Campaigners fight on as inspector passes plans for 397 homes on greenbelt near Sheffield
A campaigner fighting plans for 397 homes on one of Killamarsh’s last remaining areas of green fields says “it’s never over until it’s over”.
Inspector Sarah Housden ruled out two similar green sites in Coal Aston and Eckington from North East Derbyshire’s Local Plan for housing over the next 15 years. Under planning rules developers have to demonstrate “exceptional circumstances” to justify building on green belt land – and Ms Housden concluded they had failed to do so.
However Killamarsh locals and North East Derbyshire MP Lee Rowley say two green sites in Killamarsh, approved for building on, attracted similar arguments for planning refusal.
Lee Rowley has now written to the Secretary of State, urging him to review the decision.
Meanwhile, a petition calling for the sites to be removed from the local plan – including 70 homes near Rotherham Road – has been signed by over 1,000 Killamarsh residents.
Speaking about the decision by Ms Housden, Paul Johnson, chairman of Killamarsh group Residents Against Greenbelt Erosion (RAGE), said: “We always have hope but I’ve not got an awful lot.”
A view of the fields from Station Road – where campaigner Paul Johnson says “no part of Westthorpe Business Park is visible”
Though Paul, 73, said fellow campaigners were “supportive” of Mr Rowley’s efforts, he added: “I think it’s up to us to work at the local level.”
Now the planning inspector has reached a final decision, North East Derbyshire District Council must formally accept it at a future meeting – one which Paul plans to attend.
He said: “The problem is that developers have a voracious appetite for building on green belt land because there’s less of a need for remediation works.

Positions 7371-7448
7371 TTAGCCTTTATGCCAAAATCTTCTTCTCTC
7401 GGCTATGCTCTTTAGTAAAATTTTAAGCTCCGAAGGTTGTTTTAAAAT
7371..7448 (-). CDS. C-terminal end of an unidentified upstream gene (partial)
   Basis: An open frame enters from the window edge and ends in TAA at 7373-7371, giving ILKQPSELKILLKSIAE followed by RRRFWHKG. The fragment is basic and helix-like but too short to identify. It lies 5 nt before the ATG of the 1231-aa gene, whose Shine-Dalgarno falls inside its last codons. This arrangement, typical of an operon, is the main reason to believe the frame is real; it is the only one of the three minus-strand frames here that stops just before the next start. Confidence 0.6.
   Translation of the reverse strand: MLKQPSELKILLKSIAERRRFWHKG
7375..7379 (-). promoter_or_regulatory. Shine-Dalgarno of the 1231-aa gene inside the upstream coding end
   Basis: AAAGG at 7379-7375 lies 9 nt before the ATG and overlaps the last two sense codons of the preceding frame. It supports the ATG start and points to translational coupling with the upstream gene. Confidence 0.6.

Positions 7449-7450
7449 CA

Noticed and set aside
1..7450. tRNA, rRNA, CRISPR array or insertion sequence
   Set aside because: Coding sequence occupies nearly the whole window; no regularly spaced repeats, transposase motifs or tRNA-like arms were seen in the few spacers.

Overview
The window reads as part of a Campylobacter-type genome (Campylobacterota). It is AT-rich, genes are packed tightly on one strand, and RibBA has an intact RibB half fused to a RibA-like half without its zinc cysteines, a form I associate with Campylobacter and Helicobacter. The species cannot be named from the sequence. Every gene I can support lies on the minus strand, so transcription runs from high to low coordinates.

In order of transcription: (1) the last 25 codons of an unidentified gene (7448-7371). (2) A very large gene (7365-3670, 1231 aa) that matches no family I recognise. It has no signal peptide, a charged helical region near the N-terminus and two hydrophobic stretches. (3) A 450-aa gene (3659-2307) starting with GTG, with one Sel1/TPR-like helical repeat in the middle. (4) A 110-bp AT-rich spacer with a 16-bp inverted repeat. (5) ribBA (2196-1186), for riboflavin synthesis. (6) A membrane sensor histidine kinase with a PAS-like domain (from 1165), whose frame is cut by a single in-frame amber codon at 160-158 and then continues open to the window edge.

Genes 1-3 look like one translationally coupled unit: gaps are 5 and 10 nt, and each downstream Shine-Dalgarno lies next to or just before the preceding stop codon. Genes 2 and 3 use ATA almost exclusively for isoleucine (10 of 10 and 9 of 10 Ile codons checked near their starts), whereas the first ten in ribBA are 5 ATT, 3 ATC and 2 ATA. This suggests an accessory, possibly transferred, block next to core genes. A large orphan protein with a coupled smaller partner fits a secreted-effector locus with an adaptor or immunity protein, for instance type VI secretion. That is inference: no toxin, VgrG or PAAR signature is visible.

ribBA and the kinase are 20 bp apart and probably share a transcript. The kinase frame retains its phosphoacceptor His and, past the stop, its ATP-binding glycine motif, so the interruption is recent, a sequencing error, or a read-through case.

Paul Johnson says the “beautiful views across the Derbyshire hills to the west” – seen here – will be replaced by a housing estate
“We need to try and influence the council at their next meeting – we will try and get to the acceptance meeting and object to it.”
Planning rules state new developments should be “sympathetic” to their surroundings – with new housing located separately from the built environment often viewed unfavourably.
In her report about the local plan, the planning inspector argues that housing on the Westthorpe site would appear “in conjunction” with the business centre.
And that hedgerows “create a degree of visual containment” however Paul says this is “absolute rubbish”.
He said: “If you look at the site from Spinkhill Road you can clearly see the site that’s intended to be built on and you cannot see the business park at all.
“She says you can put a few shrubs in and that will make it invisible from Spinkhill Road but you would need to plant Giant Redwoods to hide these houses.”
Paul, a former police detective superintendent who has lived in Killamarsh for 16 years, described the Westthorpe site as “a tranquil and peaceful place with five public footpaths”.
He said: “There are beautiful views across the Derbyshire hills to the west and all that is going to go – the footpaths would be directed through residential streets.
“There’s a lack of green space already in Killamarsh and we’re going to build on one of the biggest ones we use.”
A spokesperson for North East Derbyshire District Council said consideration of the adoption of the plan would go to council “over the coming months.”
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